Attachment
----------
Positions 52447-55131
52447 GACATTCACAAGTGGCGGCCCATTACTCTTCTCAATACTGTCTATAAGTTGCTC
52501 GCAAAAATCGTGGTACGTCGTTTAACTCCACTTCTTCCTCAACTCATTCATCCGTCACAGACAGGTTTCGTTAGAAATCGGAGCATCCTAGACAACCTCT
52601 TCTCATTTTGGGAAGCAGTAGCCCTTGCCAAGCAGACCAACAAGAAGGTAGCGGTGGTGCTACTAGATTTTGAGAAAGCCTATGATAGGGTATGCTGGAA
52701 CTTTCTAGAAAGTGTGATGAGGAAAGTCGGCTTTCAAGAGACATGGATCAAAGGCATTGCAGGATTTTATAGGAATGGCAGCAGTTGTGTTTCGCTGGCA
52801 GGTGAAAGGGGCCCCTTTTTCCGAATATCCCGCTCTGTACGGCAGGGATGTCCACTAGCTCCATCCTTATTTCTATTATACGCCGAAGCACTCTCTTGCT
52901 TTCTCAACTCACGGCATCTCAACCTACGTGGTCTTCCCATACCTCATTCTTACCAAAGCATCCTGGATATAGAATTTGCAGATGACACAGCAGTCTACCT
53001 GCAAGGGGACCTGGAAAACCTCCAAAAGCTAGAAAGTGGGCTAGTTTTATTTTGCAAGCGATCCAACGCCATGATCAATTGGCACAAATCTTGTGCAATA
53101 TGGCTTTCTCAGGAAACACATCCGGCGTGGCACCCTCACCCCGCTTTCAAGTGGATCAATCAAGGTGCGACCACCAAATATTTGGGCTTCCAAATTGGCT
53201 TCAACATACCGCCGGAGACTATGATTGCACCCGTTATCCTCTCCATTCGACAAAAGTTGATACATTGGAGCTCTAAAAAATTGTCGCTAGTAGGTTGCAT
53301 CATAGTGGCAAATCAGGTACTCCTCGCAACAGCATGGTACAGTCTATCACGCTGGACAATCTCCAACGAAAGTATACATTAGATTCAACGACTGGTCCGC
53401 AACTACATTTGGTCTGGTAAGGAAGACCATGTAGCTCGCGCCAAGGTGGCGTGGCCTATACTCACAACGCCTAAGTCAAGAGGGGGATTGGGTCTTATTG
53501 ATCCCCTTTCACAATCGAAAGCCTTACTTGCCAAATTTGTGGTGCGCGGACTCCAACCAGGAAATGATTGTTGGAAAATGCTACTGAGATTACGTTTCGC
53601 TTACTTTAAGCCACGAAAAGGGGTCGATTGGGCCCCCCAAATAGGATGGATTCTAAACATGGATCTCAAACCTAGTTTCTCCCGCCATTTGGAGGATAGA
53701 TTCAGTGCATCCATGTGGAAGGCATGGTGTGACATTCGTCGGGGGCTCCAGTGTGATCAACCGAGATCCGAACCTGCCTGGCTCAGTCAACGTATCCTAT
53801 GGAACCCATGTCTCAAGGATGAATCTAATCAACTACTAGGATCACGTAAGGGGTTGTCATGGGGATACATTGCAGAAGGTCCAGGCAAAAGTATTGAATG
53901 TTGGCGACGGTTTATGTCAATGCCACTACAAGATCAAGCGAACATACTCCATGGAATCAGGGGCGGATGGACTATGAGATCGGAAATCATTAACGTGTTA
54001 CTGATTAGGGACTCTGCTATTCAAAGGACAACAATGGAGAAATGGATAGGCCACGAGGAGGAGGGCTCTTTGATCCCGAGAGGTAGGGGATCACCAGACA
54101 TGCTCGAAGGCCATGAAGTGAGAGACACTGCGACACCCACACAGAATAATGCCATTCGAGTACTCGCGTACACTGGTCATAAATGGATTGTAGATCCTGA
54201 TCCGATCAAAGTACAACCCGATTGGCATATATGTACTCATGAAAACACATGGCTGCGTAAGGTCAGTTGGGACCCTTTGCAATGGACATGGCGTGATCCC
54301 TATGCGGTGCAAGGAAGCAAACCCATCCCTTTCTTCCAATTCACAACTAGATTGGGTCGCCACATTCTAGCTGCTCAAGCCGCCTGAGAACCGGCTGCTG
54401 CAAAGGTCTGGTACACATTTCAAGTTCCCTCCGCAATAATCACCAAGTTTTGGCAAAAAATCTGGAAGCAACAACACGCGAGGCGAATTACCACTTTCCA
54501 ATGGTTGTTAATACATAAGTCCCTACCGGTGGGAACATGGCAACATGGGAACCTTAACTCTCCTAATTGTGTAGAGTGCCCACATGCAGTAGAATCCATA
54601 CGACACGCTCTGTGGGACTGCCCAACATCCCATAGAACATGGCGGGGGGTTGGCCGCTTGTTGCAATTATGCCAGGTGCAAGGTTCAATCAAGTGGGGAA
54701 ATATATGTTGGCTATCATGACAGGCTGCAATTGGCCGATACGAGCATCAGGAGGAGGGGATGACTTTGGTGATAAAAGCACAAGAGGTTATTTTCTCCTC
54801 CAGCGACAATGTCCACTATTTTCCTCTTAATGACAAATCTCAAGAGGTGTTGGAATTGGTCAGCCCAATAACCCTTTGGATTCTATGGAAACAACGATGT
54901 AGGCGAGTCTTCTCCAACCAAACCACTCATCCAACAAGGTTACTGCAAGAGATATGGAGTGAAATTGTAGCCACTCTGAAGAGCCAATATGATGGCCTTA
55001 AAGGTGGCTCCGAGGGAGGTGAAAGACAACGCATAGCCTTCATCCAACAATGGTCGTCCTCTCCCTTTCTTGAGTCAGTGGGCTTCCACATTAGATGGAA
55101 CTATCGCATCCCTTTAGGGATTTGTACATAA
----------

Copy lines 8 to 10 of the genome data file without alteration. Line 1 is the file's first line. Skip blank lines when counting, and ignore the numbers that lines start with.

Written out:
53001 GCAAGGGGACCTGGAAAACCTCCAAAAGCTAGAAAGTGGGCTAGTTTTATTTTGCAAGCGATCCAACGCCATGATCAATTGGCACAAATCTTGTGCAATA
53101 TGGCTTTCTCAGGAAACACATCCGGCGTGGCACCCTCACCCCGCTTTCAAGTGGATCAATCAAGGTGCGACCACCAAATATTTGGGCTTCCAAATTGGCT
53201 TCAACATACCGCCGGAGACTATGATTGCACCCGTTATCCTCTCCATTCGACAAAAGTTGATACATTGGAGCTCTAAAAAATTGTCGCTAGTAGGTTGCAT